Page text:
Saturday, October 23, 2010

Book Review- Frances Lincoln Children's Books

I love UK books. I don't know what it is about them, but I have adored them, especially children's books, since my son was a newborn. I started collecting UK Children's books then and I still collect them now to read to my children. I was thrilled at having the chance to review this great Children's Books, from UK publisher Frances Lincoln.

By Saviour Pirotta
Illustrated by Linzi West
Published by Frances Lincoln Children's Books
Released on June 11th, 2007
Source- The Publisher
5 Stars- A Wonderful Read

Patrick is painting a picture of a cornfield-but what colours does he need and how does he make them?Red for a squirrel, green for a frog, orange for a fox-as more and more animals sneak into his picture, Patrick has to put lots of colours on his palette. But his little dog has other ideas....

This is the perfect book for little ones learning about colors. Patrick and his Aunt Emily are sitting on a shaded hill over looking a cornfield. As Patrick sees various animals in a variety of color, he wants to add them to his cornfield painting. With easy to read words, and engaging, fun illustrations, this has become a favorite read in our house.

By Lis Jones
Illustrated by Jim Coplestone
Published by Frances Lincoln Children's Books
Released on May 6th, 2010
Source- The Publisher
4 Stars- A Fun Read

Ruby is worried about the fox in the woods. Nonetheless she bravely agrees to go for a walk there with her father and her toy rabbit Raby. As they walk she and her father talk about fox's appetite for rabbits and that the fox wouldn't be interested in chasing her. Unbeknownst to her, Raby falls from her backpack and is spotted by the fox. Is this the end of Raby? In a surprising and reassuring ending Raby is returned to Ruby in the nick of time. This delightful and simply clever story about being afraid - a reworking of the theme of the classic We're Going on a Bear Hunt - has many layers that will stand repeated reading and discussion with young children (quoted from GoodReads).

We really enjoyed the illustrations in this great children's book. I liked the way Lis shows how hesitant Ruby is about going on a walk in the woods, as she's never been before. She's worried about Foxy. On their walk her father tells her all sorts of wonderful things about Foxy and the woods. Once she's walked through the woods, holding her daddy's hand, she realizes she's okay and Foxy and the woods aren't that scary. Through out their walk, her father keeps reassuring her they'll be alright, as Ruby constantly tells her stuffed rabbit, Rabby they'll be safe.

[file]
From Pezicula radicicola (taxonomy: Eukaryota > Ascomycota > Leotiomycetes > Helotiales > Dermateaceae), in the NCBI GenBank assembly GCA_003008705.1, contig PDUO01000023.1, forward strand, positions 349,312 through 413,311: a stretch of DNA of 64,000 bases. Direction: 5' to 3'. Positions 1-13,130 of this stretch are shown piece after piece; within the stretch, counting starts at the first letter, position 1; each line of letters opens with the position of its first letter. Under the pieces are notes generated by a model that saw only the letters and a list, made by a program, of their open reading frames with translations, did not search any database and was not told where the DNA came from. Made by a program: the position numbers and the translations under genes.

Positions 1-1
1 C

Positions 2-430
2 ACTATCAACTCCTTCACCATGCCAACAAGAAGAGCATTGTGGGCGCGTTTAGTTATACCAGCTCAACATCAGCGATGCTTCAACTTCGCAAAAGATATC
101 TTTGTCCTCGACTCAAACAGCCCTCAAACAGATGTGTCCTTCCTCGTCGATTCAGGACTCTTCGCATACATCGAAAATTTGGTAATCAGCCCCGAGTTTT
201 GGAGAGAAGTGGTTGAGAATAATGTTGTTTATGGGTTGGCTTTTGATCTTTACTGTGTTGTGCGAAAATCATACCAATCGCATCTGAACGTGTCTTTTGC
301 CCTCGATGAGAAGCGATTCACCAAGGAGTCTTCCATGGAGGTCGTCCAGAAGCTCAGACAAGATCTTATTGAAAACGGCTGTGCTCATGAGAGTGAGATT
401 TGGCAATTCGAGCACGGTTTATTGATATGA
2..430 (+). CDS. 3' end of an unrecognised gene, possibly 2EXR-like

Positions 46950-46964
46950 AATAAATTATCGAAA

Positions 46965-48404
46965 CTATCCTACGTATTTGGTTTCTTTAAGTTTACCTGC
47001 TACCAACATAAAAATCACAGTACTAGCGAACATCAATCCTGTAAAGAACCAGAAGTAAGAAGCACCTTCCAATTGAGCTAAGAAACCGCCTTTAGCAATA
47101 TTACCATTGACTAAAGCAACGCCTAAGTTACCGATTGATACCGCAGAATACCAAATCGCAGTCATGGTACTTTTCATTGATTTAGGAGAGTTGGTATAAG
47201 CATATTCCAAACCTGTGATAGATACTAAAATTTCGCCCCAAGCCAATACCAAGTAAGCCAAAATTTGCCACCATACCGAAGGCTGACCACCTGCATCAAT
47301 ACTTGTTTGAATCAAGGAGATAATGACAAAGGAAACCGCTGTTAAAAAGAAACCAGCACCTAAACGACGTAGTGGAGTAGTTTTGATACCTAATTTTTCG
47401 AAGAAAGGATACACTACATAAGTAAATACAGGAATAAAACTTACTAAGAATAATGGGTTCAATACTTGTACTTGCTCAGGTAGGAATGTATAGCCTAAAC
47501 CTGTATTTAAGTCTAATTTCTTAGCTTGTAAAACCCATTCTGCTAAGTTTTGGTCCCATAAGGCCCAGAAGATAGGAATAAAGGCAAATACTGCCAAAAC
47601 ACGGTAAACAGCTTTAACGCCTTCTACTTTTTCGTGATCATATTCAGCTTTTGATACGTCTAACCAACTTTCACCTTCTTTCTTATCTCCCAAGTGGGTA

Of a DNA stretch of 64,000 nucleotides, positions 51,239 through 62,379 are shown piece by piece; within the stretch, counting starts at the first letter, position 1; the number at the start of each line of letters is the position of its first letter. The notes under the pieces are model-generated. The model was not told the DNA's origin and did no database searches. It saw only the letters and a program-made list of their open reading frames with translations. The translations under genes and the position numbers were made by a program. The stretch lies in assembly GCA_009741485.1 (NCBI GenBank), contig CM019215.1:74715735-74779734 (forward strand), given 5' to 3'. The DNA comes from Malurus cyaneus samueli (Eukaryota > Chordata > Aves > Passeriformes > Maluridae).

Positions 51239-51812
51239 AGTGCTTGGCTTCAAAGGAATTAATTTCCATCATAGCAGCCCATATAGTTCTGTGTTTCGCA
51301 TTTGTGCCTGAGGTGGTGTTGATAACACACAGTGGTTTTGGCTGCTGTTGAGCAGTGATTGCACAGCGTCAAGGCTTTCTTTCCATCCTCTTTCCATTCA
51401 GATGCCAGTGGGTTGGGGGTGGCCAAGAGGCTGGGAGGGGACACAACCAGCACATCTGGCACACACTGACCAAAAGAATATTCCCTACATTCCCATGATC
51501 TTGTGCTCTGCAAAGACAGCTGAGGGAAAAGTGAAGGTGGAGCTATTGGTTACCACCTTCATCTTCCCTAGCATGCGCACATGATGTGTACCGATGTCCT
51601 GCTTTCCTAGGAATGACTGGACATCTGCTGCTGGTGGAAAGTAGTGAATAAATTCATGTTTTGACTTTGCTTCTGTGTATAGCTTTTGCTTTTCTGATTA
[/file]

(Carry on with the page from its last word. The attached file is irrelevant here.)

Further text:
I think it's a great story for young kids, as often times they are hesitant to try something new and like Ruby, often times after they try it, they realize they are fine and can do it again. I would definitely recommend this cute, fun read.

By Paul Stewart
Illustrated by Tim Vyner
Published by Frances Lincoln Children's Books
Released on October 9th, 2008
Source- The Publisher
3 stars- It's A Good Read

It’s bedtime, but in the warmth of the den, a young wolf cub cannot sleep. Papa Wolf knows why: the time has come to take his cub out into the dark night. As they walk deeper into the woods, Papa Wolf soothes his young son’s fears away. And when they reach the top of the world, he shows how big wolves make the night their own — and that the cub, too, is now part of the night. Magical watercolor illustrations of the wolves and their forest home are the perfect complement to this enchanting read-aloud story (quoted from GoodReads).

When a young wolf cub can't sleep, his papa knows it's time for him to join in the night song. He guides his cub through the woods and up to the rock, where the rest of the wolves meet up to lift their heads and sing their song to the full moon. Wolf pup starts off a little unsure, but at the end of his journey with his father he feels like he belongs, and shares his song with the rest of the wolves.

It's a good read with unique water color type illustrations that I enjoyed, though my youngest felt the picture of the wolves was a little scary.
I would be most content if my children grew up to be the kind of people who think decorating consists mostly of building enough bookshelves. ~ Anna Quindlen

Good children's literature appeals not only to
the child in the adult, but to the adult in the child.
~ Anonymous ~